On Friday, the Food and Drug Administration (FDA) officially announced its recommendation for COVID-19 booster shots for all American adults. This is great news, as the U.S. faces not only the continued spread of the delta variant, but also potential outbreaks over the winter. Unfortunately, the agency's track record up to this point could seriously jeopardize the rollout.
The new guidelines recommend single-dose boosters of either the Pfizer or Moderna vaccines for any American adult who has received either two doses of the Pfizer or Moderna shots, or one dose of the Johnson & Johnson vaccine. As the FDA's announcement explains, "Prior to today's authorizations," single-dose vaccine boosters "[were only] authorized for administration to individuals 65 years of age and older, individuals 18 through 64 years of age at high risk of severe COVID-19 and individuals 18 through 64 years of age with frequent institutional or occupational exposure to SARS-CoV-2."
What this news leaves out, however, is the fraught process in between. In August, President Joe Biden recommended authorizing boosters to all adults no later than September 20. The FDA acting commissioner and White House COVID-19 czar both endorsed the plan, but internally the FDA disagreed, feeling it was more important to prioritize shots for children under 13—despite the fact that it was already known by then that unvaccinated children were about as safe from COVID-19 as vaccinated adults. While Biden stuck to his original deadline, making the recommendation himself, the FDA waited two full months before authorizing booster shots for anyone but the most vulnerable.
Of course, in those two months, plenty of evidence emerged for the boosters' safety, effectiveness, and necessity. For example, Moderna first submitted data on the effectiveness of its vaccine as a third-dose booster on September 1. Two weeks later, on September 15, it released updated information on long-term effectiveness, demonstrating that while still highly effective long after receiving the two initial doses, "The increased risk of breakthrough infections…illustrates the impact of waning immunity and supports the need for a booster to maintain high levels of protection."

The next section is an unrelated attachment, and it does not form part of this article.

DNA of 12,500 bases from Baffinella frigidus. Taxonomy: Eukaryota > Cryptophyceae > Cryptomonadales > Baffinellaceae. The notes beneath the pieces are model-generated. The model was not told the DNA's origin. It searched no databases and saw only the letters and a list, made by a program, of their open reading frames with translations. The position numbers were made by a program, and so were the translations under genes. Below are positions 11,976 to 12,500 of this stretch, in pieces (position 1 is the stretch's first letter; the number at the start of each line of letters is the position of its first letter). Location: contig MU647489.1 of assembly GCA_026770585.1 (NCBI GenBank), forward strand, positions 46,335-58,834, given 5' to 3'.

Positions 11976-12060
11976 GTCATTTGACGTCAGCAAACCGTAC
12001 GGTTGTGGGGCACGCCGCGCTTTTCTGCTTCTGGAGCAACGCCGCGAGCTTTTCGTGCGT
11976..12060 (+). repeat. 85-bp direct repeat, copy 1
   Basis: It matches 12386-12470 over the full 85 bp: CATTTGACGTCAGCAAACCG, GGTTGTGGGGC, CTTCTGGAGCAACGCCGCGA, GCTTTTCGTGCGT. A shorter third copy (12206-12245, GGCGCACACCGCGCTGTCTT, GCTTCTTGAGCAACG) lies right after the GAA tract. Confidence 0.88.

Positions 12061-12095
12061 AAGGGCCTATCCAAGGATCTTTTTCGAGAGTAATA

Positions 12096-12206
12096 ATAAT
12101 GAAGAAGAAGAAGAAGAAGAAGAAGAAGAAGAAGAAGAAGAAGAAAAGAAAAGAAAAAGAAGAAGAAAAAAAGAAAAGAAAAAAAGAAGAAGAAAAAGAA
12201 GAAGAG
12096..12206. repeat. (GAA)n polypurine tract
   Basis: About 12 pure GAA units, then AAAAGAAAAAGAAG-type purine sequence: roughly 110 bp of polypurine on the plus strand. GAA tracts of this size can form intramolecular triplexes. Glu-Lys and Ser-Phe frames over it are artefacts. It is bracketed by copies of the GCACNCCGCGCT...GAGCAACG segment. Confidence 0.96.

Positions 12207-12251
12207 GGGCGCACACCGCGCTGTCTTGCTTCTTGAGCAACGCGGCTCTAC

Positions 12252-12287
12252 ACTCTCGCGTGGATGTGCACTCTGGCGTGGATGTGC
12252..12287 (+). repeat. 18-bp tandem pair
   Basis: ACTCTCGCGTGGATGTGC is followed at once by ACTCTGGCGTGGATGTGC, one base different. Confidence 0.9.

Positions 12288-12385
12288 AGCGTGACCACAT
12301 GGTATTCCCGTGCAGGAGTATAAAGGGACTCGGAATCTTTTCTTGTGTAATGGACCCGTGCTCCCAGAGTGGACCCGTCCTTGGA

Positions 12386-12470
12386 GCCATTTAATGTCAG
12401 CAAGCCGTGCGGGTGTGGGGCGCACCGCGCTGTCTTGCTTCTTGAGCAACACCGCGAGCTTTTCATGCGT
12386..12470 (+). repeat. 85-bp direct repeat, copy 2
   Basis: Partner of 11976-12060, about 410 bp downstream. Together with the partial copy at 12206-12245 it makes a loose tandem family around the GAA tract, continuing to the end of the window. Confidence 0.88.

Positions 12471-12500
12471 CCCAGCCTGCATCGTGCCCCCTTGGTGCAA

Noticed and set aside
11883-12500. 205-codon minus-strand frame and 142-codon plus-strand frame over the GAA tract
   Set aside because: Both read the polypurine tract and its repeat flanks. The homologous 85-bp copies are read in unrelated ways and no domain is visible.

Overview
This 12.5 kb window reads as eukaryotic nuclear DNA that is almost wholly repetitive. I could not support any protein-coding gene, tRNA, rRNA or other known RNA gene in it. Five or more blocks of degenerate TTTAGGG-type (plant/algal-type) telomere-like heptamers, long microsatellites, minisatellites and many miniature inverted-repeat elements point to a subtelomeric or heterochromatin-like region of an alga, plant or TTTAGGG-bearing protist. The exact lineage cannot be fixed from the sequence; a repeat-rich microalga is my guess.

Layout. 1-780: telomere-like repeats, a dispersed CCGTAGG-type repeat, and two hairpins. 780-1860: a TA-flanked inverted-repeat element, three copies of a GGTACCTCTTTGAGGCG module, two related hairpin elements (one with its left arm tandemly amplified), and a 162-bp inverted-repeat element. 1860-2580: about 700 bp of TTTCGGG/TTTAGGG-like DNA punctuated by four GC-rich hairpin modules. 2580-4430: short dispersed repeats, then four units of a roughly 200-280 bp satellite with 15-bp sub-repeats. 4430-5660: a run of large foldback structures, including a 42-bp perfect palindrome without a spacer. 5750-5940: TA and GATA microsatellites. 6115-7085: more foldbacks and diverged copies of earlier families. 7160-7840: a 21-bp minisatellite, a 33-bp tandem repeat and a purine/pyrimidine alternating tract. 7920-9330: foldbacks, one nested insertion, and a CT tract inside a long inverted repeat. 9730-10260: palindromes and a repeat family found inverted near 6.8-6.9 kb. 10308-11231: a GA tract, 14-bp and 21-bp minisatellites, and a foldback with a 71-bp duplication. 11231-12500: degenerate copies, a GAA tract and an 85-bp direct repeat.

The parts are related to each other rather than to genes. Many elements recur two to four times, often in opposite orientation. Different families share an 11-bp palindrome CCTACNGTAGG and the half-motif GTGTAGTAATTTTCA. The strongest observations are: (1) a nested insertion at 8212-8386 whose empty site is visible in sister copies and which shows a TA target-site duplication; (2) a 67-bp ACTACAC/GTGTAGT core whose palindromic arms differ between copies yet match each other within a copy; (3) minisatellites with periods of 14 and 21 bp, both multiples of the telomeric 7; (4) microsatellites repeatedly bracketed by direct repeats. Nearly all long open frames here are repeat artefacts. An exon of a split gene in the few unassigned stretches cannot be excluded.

By mid-October, Israel was seeing widespread success in containing outbreaks, in part based on authorizing Pfizer boosters for people ages 12 and up. Severe breakthrough cases have been increasingly rare and there has been no increase in rare yet serious side effects, like myocarditis, among teens and young adults.
And yet, the FDA's inconsistent messaging on the subject rarely matched the seriousness of the moment. Scott Gottlieb, a former FDA commissioner, told CBS's Face the Nation that "the confusing message around the boosters may end up being one of the biggest missed opportunities in this pandemic." Even in the initial authorization for vulnerable populations, when the Centers for Disease Control and Prevention (CDC) chose not to include those in high-risk occupations, the agency's director Rochelle Walensky simply overruled the recommendation and included them anyway. Regardless of whether her decision was correct, the shambolic way in which it was carried out undermines the message.
In recent days, the most straightforward and authoritative direction on boosters came not from the public health agencies, but from Ashish Jha, dean of Brown University's School of Public Health. Writing in The Atlantic, in an article candidly titled "You Should Get a Booster Now," Jha plainly conveys the reality of the current situation: While the Pfizer/Moderna vaccines generate high levels of immunity, their effectiveness wanes over time. The unvaccinated are still several times more likely to become infected, and to die, than the vaccinated. Breakthrough infections are still possible, and with large enough spread, the disease can still pose a threat to the vaccinated. Boosters are extremely effective and are the least onerous way to protect not only the vulnerable, but the greater public as well. Why the FDA was unable to convey those plain facts clearly and unambiguously up to this point boggles the mind.
By all accounts, it seems clear that most adults who were vaccinated at least six months ago should receive a booster as soon as possible. And yet, the FDA and CDC have done such a poor job up to now that it is unsurprising that they enjoy such low levels of trust among the public. To the extent that messaging about boosters can reach the general population, it will be in spite of our public health agencies, not because of them.